“O Wow! Don’t tell me that’s possible”, exclaimed Tatva.

Why just possible? In fact, there is a name for the technique of incorporating multiple perspectives.

What is it?

Anekāntvād (अनेकान्तवाद), which is one of the foundation pillars of the philosophy under discussion, all these days.

Okay, so what does it talk about the driver of the activities?

As per it, there is not just 1 or 2 but 5 samvāy (समवाय) or the so called drivers of activities.

Five?! We are already puzzled with two.

Don’t you worry. It would rather help us resolve the unanswered from other philosophies. And the five are:
+ kāl (काल) – time
+ swabhāv (स्वभाव) – the intrinsic property or nature
+ karm (कर्म) – the tiny particles, we learnt about in our previous session
+ puruṡārth (पुरुषार्थ) – one’s effort, we discussed in our previous session
+ niyati (नियति) – the pre-determined activity – the destiny, which can’t be changed

That seems complicated.

Let’s take some examples to simplify. Take for example a mango seed. We sow that for growing a mango plant, and then into a mango tree, to finally bear mangoes. We water it, manure it, for it to grow healthy and faster. Now, whatever be done, it would take a minimum time for the seed to sprout and come out as a sapling, one can’t make it faster – that is the kāl in action. After all these, what size of tree it grows into, what taste of mango it bears, … is all decided by the karm attached with the soul in the mango tree. Now, if one expects berry from the mango tree, it wouldn’t but give only mango – that is its swabhāv in action. Now, even after the first three in action, if one wouldn’t have done the puruṡārth of sowing the seed, it wouldn’t have even grown, forget about bearing fruits.

“So, puruṡārth is the most powerful – that’s why people say don’t stop putting in your effort”, quipped Ātmā.

Your second part is correct that don’t give up your effort, but not the first one. Actually, all the samvāy have their own roles to play. Sometimes one may seem to be more powerful than the other, but all of them have their importance – again that is what is anekāntvād.

If it is not *the* powerful, then what’s the point of doing puruṡārth?

Understand that you may need all the drivers for an activity to happen. So, skipping puruṡārth may cause it not to happen at all. Say you are all planned to become rich, you have the characteristics to earn (swabhāv), opportunities to earn (kāl), and karm supporting it – but then you don’t even attempt to earn. In such a scenario, given all possibilities of you becoming rich, you won’t become rich.

What if any of the others is not supporting?

Exactly. Note that, in this scenario, all may be important – and any one missing may lead to not becoming rich. But the challenge is our inability to know about the state of others. More importantly, out of all the samvāy, it is only puruṡārth, which is under one’s control, none others are – so this is our only key, and *the* key to control or drive the activity – and that’s why we should not stop putting in our effort.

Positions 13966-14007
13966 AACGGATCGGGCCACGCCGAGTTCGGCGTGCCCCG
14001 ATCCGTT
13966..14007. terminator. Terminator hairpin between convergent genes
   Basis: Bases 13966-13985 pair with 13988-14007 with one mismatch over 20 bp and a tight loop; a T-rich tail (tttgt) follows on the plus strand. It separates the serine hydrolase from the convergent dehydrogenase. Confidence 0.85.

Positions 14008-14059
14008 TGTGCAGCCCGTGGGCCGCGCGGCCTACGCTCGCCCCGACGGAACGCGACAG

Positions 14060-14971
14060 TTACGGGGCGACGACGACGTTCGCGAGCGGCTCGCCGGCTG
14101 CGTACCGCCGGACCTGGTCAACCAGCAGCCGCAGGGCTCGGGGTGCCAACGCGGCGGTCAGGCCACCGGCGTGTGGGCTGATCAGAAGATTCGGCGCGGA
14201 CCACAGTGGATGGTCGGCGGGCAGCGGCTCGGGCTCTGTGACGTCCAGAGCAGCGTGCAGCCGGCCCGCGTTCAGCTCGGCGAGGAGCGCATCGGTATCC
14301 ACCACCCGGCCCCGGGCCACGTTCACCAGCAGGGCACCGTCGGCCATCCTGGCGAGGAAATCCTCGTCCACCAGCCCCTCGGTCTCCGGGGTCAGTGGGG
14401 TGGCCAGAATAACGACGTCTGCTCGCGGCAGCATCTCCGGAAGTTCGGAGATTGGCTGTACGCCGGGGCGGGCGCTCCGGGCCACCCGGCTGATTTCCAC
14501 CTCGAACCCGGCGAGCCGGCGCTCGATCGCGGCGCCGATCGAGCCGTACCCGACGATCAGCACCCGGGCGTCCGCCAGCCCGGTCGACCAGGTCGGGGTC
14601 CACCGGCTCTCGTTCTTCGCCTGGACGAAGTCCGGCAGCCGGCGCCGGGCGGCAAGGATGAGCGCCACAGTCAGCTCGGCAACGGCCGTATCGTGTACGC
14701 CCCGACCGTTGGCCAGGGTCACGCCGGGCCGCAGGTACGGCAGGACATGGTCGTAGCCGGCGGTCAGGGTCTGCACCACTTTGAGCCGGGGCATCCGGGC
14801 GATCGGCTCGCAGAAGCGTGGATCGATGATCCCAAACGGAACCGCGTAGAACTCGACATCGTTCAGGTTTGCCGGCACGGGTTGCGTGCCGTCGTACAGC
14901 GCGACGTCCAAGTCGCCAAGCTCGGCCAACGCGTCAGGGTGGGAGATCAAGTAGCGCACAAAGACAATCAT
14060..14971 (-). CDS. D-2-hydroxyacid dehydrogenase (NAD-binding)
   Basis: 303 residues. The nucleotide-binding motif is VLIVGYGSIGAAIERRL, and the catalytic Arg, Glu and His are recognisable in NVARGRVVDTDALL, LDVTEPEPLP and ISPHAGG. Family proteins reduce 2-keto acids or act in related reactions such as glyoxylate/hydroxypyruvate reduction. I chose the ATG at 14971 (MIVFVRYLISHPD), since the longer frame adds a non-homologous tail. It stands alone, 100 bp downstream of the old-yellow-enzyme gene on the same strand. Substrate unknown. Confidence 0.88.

“What is the role of niyati? That has not come in any of the above examples”, asked Tatva with curiosity.

Niyati is what people call the destiny – whatever may happen, if something has to happen, it would happen. For example, if the niyati of the mango seed was to not sprout, even after all the first four supporting samvāy, it would not sprout.

That’s dangerous.

Yes, it is. But typically, only very few things are niyati. And that’s why most of the times, it is not *the* most powerful one, as it may look like in the first go.

But, how is niyati decided? Is it set by a super power? And why is it set, in the first place?

It is set or rather attracted by no other super power but the soul itself. Niyati is basically driven by a special type of karm called nikāchit (निकाचित) karm, attracted & set by soul itself. And it is such, that its effects cannot be altered or removed without bearing them as is, unlike other karm.

But, why would the soul attract the nikāchit karm, in the first place?

As discussed earlier, as long as we do activity, there is continuous inflow & outflow of karm particles. However, if during the inflow, we (as in our soul) is in intense passion of anger, greed, ego, or deceit (AGED), these karm particles get transformed into nikāchit karm.

So, if our soul (as in we), through our puruṡārth, are never in intense passion of anger, greed, ego, or deceit (AGED), we’d never attract the nikāchit karm, avoiding any effect of niyati.

Yes, no more new niyati drivers. But, you’d have to bear the past ones, if you had already accumulated any.

Hmmm! So, that’s one more strong reason for being simple, devoid of anger, greed, ego, deceit, at least the intensest ones.

Excellent recall. And, finally note that the five drivers are for the activities of living beings. For non-living things, it is only the first two, others don’t make sense.